Gus Dur visits scene of bloody clashes
President Abdurrahman Wahid, blasted by his opponents for downplaying the violence in Central Kalimantan, yesterday toured the riot-torn region to defuse tensions between rival ethnic groups and to bolster his rapidly-eroding standing at home.
Travelling in a tightly-guarded motorcade which included top officials like security chief Bambang Yudhoyono, he made a 10-minute trip around Sampit but did not leave his car.
The town was the scene of the worst clashes between indigenous Dayaks and minority Madurese in the recent convulsion of bloodletting, which left 500 people dead.
After a meeting with provincial officials, Mr Abdurrahman pledged to bring peace between the warring groups. “If it is possible, they should return,” he said, referring to the Madurese refugees. “If it is not, they should be relocated.” Such plans have not gone down well with the Dayaks, who are resentful of Madurese economic dominance. Hundreds of them lined the streets of Palangkaraya, the provincial capital, to jeer the presidential entourage.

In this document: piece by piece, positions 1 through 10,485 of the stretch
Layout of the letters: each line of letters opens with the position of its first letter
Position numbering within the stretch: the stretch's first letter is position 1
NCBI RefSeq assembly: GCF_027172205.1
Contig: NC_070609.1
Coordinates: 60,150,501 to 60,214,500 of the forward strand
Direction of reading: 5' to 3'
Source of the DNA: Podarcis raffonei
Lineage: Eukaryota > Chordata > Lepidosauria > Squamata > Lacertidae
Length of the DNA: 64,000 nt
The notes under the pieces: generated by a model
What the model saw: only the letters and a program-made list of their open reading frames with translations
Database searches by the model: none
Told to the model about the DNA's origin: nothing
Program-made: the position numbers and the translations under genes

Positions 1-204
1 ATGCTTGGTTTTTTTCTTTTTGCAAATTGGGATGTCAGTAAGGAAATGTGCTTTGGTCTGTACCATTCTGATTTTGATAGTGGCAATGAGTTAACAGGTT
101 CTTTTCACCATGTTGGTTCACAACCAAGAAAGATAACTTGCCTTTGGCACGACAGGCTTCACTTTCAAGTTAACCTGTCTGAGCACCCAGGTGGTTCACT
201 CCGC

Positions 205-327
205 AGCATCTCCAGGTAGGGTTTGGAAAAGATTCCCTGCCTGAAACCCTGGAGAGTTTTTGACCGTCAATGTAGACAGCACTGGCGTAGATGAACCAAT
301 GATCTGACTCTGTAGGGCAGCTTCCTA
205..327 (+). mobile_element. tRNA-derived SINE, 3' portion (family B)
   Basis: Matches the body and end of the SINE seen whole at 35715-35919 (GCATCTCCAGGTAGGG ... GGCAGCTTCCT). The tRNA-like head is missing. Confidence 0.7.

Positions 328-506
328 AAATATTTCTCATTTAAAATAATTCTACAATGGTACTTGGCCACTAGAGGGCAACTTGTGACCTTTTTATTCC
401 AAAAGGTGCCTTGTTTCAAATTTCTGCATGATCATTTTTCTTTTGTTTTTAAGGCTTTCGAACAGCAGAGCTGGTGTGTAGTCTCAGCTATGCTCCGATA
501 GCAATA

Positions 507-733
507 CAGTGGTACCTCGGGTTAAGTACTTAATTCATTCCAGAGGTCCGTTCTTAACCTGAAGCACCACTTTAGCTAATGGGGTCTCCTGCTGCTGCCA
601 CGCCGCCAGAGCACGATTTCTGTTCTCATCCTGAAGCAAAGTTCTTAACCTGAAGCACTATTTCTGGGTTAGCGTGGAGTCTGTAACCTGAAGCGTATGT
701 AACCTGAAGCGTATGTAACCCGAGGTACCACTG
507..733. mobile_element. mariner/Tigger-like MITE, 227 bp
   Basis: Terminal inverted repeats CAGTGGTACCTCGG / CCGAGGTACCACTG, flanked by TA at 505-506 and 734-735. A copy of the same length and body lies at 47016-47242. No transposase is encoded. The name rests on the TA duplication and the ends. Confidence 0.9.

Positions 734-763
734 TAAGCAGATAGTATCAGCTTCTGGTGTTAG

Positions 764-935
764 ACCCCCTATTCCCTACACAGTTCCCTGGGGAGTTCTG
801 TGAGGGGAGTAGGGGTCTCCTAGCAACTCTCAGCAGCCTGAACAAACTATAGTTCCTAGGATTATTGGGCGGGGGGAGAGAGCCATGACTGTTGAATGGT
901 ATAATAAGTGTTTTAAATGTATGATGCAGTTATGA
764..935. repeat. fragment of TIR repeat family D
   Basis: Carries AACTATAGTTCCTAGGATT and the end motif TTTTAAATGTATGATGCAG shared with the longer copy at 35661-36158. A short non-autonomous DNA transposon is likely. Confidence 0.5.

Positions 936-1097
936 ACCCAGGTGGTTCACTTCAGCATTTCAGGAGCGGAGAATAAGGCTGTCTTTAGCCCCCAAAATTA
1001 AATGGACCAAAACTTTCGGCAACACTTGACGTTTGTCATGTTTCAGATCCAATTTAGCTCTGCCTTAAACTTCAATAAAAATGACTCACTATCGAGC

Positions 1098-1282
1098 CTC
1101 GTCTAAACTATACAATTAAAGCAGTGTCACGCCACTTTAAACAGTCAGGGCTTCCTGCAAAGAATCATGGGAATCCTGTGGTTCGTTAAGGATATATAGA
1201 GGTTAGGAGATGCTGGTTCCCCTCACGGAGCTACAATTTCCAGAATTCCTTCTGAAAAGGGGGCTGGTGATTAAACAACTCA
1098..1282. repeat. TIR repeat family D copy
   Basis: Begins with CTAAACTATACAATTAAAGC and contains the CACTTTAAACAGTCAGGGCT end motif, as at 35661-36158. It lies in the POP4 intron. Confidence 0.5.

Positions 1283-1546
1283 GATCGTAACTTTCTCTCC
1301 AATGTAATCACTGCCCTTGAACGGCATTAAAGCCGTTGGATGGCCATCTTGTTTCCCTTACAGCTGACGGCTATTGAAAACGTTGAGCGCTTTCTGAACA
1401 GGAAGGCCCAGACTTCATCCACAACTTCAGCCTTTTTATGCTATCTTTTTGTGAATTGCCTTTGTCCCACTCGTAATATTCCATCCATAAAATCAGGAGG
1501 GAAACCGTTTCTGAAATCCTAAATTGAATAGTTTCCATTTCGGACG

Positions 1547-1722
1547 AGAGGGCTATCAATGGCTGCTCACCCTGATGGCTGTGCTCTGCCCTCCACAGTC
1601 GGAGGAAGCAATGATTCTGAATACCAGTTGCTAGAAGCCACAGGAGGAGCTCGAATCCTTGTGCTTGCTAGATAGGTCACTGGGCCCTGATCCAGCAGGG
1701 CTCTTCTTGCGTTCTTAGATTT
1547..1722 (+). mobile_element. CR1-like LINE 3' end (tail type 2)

Police shot dead one Dayak when they fired on the protesters after the President’s visit.
The government yesterday announced that it would restore Dayak ownership of their lost land. It would also rebuild public facilities, grant scholarships to Dayak students and provide rice to victims of the violence.
Political observers said that such efforts would be a temporary salve. Indeed, the murder of two Dayaks in Madura Island on Wednesday could trigger more revenge attacks.
The President’s visit yesterday was aimed primarily at scoring political points following criticism of his refusal to cut short an overseas tour.
But in Jakarta, demonstrations continued against him as his rivals plotted to topple him.
Noted a senior diplomat: “There has been a jelling of opposition against Gus Dur over the last month. It is beyond doubt for many that he can no longer be President. But the key issue … is how to carry out a transition without bloodshed.”